Everybody's been abuzz lately about potential changes to Tom Sawyer's Island. I myself, am on the fence about it. I'd kind of hate to see Tom, Huck, and Becky evicted from the isle, but at the same time, change can be good and rather exciting so pirates taking over could be lots, and lots of fun, if, and this is a big if, it is well done. If it's not going to be "E" ticket all the way, then blah... fix up Tom, Huck, and Becky's home and keep out the pirates.

So I asked Werner about his thoughts on adding Tom Sawyer's Island to Yesterland, "I loved Tom Sawyer Island when I was a kid, and my kids loved it ten years ago when they were little. I'd be happy if they just fixed up Tom Sawyer Island without adding pirates. That doesn't mean I don't want to see anything change at Disneyland. I like seeing things change. Yesterland is about change, not about wanting to live in the past. I'm just not convinced that Caribbean pirates on the island in the middle of Frontierland's Rivers of America would be a good change."

By now, I expect you are itching to leave me (how could you Dear Readers?) and go have a look at that fine imaginary theme park of old attractions, Yesterland. But don't leave me just yet. I think you'd like to hear where Werner would go if he could get Mr. Peabody to set his Wayback Machine for a trip to Disneyland past. Unlike me, who would head straight for the Flying Saucers and ride till I literally got kicked out of Disneyland, Werner has grander plans.

Werner Weiss
Werner on a more recent visit, in front of an attraction
that will most likely never open in Yesterland.

The year would be 1966. "...just before Tomorrowland was walled off for its transformation into New Tomorrowland of 1967. I would start at the Mine Train Through Nature's Wonderland in Frontierland, after which I would catch the original Golden Horseshoe Revue. My next stop would be the brand new New Orleans Square, a land without any rides. I would devote most of the day to the old Tomorrowland, where I would tour the House of the Future, spend an "E" ticket for the Flying Saucers, walk through 20,000 Leagues Under The Sea, and see everything that would soon go to the Disneyland dumpsters. I would finish with a Polynesian dinner show at the Tahitian Terrace, where I might order the complete Broiled Teriyaki Steak dinner for $3.25.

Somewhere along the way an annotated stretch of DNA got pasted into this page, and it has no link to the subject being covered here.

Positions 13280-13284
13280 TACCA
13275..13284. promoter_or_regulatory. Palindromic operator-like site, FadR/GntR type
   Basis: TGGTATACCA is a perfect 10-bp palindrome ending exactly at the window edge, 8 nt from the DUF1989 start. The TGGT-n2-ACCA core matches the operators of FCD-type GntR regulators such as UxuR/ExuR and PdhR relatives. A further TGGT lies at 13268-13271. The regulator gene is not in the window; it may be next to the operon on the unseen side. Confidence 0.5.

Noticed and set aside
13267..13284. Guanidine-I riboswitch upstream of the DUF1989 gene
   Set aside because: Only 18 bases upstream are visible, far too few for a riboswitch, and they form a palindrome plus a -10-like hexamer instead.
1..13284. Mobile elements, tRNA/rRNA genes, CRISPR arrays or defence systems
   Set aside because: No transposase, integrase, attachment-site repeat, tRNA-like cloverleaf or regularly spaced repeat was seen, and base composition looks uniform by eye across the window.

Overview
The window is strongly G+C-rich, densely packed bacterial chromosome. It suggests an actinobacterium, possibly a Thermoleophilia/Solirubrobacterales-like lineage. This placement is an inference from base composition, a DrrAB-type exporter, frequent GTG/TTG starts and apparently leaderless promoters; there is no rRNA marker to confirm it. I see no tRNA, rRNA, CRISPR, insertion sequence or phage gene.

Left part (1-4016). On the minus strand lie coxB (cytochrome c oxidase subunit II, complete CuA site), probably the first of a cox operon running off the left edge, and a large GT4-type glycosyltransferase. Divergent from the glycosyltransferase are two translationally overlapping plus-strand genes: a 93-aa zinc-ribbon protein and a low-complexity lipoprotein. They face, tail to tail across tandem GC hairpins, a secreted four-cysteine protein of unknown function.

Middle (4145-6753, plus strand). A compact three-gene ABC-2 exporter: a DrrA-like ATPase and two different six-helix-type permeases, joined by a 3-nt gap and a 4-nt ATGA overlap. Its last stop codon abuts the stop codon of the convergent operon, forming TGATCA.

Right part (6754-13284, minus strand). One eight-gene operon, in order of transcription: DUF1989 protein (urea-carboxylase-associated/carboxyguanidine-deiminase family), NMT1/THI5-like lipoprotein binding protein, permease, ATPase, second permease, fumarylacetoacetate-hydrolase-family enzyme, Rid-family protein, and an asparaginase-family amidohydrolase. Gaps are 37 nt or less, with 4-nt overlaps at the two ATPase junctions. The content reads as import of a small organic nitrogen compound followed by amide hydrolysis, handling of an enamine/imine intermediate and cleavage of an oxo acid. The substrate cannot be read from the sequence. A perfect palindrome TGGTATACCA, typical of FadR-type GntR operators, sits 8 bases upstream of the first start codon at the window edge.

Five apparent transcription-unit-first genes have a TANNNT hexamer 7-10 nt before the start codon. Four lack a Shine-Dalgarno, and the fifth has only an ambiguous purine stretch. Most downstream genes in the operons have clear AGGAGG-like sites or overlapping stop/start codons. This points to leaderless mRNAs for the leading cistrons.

Do you think anyone in 1966 would notice if I were taking hundreds of pictures with my digital camera?"

I doubt it, Werner. They'd be too busy having the time of their lives.

Oh Mr. Peabody ... have Sherman hold that door won't you? I think I'd like to come along.

Editor's Note: It is with the greatest of pleasures we welcome Werner and Yesterland to the MiceAge/MiceChat family. Without his kind encouragement and sage advice way back when at the start of the web, I would have never built my first site, the D-I-G (Disneyland Information Guide), which eventually led to MiceAge.

As Sue has mentioned above, Werner will now be updating Yesterland more often to refresh the site for past visitors and help introduce new readers to its many charms. Plus as his time permits, he will make Guest Columnist appearances here on MiceAge whenever he has something other than Yesterland he wants to write about. His concise, elegant and witty prose make his articles a real pleasure to read.

As Werner likes to say: "Walt Disney once said Disneyland will never be completed so long as there is imagination left in the world. To that I add that Yesterland will never be finished so long as Disneyland keeps closing attractions."

Something tells me Werner is going to be very busy at Yesterland over the next few years, and who knows, for the first time ever we may even get to see a few Yesterland attractions close too. - Al Lutz


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Sue Kruse may be e-mailed at her address, [email protected] - Please keep in mind due to the volume of e-mail she gets, she may not be able to respond to each note personally.


2006 Sue Kruse